If you enjoy this blog series you might be interested in Drew’s jointly authored study of the Whitechapel (or ‘Jack the Ripper’) murders that is published by Amberley Books on 15 June this year. You can find details here:

‘Here’s a man who is able to buy an inspector for a shilling, a sergeant for sixpence, a constable for sixpence’. The great cake controversy of 1883

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I am going back to 1883 for the next few days. Regular readers will recall that I sampled a week’s news from the Police Courts of the metropolis earlier this year and traced a number of cases that came up more than once. Today’s story may be another of those as it ended with the defendants being required to reappear, bound over on their own recognizances. This case is also interesting because it hints at contemporary concerns about police corruption or, at best, favouritism, and at how this affected those that plied their trade in the local streets and markets – a regular battleground between costermongers and ‘the boys in blue’.

In March 1883 James Williams and Samuel Stephenson were charged before Mr Shiel at Wandsworth Police court with ‘playing at a game of chance and causing an obstruction’ in Battersea Park Road. They had been brought in by Detective Gilby who said he’d been alerted to the crowd that had gathered around the pair’s barrow as it stood on the road on Saturday evening. He and his fellow detective, DS Vagg, watched the men operate what they believed to be a swindle.

The men appeared to be auctioning cakes using a ticket system. Detective Gilby described what he saw:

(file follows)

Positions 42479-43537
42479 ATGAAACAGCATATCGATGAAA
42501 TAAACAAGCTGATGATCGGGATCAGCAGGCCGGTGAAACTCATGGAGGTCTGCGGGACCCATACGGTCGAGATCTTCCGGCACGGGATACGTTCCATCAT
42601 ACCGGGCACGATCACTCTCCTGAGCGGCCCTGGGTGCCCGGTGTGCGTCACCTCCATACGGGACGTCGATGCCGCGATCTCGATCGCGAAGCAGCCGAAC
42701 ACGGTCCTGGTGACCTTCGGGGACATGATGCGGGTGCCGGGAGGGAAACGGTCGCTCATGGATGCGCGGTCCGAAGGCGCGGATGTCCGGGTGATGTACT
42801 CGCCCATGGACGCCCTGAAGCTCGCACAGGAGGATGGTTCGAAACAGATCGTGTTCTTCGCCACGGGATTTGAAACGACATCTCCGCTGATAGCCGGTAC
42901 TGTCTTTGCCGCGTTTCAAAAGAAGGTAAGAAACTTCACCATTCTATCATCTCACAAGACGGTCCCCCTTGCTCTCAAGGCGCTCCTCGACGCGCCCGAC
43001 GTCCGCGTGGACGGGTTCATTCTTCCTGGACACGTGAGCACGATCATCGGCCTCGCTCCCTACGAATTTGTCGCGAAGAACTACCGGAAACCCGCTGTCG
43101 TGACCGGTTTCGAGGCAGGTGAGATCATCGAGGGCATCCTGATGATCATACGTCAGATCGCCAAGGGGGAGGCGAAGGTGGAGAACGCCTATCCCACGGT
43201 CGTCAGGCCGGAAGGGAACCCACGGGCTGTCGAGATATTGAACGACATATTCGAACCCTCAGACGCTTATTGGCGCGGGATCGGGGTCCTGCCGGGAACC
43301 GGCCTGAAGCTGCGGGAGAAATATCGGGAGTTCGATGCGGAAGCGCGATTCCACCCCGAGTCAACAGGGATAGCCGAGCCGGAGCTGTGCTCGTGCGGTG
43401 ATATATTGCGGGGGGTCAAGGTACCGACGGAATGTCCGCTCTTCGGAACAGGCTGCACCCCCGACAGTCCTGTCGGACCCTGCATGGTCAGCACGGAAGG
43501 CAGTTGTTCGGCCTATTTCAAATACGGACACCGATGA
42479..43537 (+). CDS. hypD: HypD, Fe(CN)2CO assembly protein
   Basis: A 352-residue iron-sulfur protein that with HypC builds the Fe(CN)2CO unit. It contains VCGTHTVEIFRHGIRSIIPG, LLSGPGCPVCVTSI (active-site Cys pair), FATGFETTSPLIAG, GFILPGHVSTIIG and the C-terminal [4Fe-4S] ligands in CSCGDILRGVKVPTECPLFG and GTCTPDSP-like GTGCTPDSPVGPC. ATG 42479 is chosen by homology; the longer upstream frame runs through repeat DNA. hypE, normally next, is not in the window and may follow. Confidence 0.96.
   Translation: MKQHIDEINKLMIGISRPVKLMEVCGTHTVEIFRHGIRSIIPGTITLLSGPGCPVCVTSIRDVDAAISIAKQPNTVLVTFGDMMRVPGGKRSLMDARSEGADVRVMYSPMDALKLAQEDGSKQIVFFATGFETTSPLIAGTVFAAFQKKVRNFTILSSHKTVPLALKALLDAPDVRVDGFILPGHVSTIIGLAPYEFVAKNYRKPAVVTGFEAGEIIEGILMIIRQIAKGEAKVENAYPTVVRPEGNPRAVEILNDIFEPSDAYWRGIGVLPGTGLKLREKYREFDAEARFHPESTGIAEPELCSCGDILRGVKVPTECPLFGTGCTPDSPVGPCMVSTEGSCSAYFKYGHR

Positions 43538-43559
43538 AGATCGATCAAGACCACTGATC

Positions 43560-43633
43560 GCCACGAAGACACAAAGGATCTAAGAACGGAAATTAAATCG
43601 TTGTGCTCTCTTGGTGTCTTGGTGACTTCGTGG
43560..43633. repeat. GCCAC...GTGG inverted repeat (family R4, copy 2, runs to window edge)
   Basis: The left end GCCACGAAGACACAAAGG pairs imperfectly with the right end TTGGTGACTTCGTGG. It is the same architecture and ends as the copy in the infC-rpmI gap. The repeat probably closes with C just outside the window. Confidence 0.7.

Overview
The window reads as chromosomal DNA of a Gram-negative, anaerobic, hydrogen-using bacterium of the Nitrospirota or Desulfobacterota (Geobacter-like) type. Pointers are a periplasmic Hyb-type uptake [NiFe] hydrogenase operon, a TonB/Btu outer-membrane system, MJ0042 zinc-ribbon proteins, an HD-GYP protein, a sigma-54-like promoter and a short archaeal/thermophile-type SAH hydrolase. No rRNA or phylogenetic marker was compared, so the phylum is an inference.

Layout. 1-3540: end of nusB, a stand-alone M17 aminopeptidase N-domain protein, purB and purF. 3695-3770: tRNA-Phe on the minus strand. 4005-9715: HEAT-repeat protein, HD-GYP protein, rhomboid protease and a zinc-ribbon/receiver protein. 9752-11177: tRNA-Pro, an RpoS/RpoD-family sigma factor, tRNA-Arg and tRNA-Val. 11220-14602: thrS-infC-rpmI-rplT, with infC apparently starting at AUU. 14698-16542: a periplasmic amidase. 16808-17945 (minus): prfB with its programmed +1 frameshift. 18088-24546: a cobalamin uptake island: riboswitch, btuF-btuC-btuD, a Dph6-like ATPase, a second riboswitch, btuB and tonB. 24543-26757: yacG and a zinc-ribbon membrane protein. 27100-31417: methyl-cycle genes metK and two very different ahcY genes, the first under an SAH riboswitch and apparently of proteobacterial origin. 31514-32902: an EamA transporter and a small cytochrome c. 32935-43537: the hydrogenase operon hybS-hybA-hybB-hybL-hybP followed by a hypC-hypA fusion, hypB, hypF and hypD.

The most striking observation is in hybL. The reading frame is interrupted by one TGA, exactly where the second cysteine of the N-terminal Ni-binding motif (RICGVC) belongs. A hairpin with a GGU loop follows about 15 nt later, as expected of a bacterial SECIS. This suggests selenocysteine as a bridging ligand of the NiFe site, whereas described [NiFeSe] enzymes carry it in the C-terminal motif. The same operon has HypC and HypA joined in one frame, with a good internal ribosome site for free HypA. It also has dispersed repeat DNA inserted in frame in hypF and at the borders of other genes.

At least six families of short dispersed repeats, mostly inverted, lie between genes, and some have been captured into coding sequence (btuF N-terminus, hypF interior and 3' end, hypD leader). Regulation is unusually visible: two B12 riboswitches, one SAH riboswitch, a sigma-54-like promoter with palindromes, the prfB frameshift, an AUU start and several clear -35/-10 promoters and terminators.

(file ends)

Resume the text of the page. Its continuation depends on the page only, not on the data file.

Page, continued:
‘The prisoner Williams took eight tickets from a box, pretended to shuffle them, and sold them at  penny each. After the tickets were collected he called out a number, and pointed to a person as having won a cake’.

The police officers explained that Williams then called out to the crowd that they could swap the cakes for sixpence if they preferred, making this possibility now to win money rather than cake by gambling on your ticket coming up. A boy working for the men handed out several cakes, three of whom were returned to him, presumably in the hope of turning their pennies into sixpences.

Detective Sergeant Vagg bought three tickets to test the system and catch the men red handed. When he had handed the tickets over to Stephenson he had effectively proved they were operating a ‘game of chance’ (rather than simply selling cakes) and he arrested them and took them back to the station. He accused them of swindling the public by placing stooges in the crowd to make it seem as if it was a fair raffle, when in reality the whole thing was staged (as so many street swindles were – or are).

The men denied it and Williams went further, alleging police corruption.

‘Here’s a man who is able to buy an inspector for a shilling, a sergeant for sixpence, a constable for sixpence’ he said, although it is unclear who he meant to be the target of that remark. Quite possibly it was the informant that had told the detective Gilby about the illegal game in the first place. Perhaps this was a rival coster who wanted to reduce the competition or even a trader that paid a premium to ensure that he wasn’t the subject of unwanted police attention.

Mr Shiel was not keen to have this kind of talk in his court and tried to close down that particular line of enquiry. Williams was glad to have the case taken before the magistrate he claimed, as he had long ‘been persecuted by the police’.

The pair claimed merely to be selling cakes at sixpence a go and said they’d not used a ticket system since they’d been arrested and charged with doing so by the same officers some time ago. The suggestion was that the police were either making the whole thing up or prosecuting them for misdemeanours in the past, in order to persecute them. It sounded pretty far fetched but they were able to produce a witness of sorts who backed them up.

Charles Lloyd was described as a comedian, living in Bermondsey. He told the court that he’d been standing at the corner of the street near to where the men’s barrow was when he overheard “two gentlemen” (indicating the two detectives in court) say ‘they meant to have a cakeman, whether he had any tickets or not’. Lloyd said he watched for 15 minutes and saw Williams and Stephenson selling cakes by auction but saw no tickets. When the men were arrested the crowd rushed forward to take their cakes.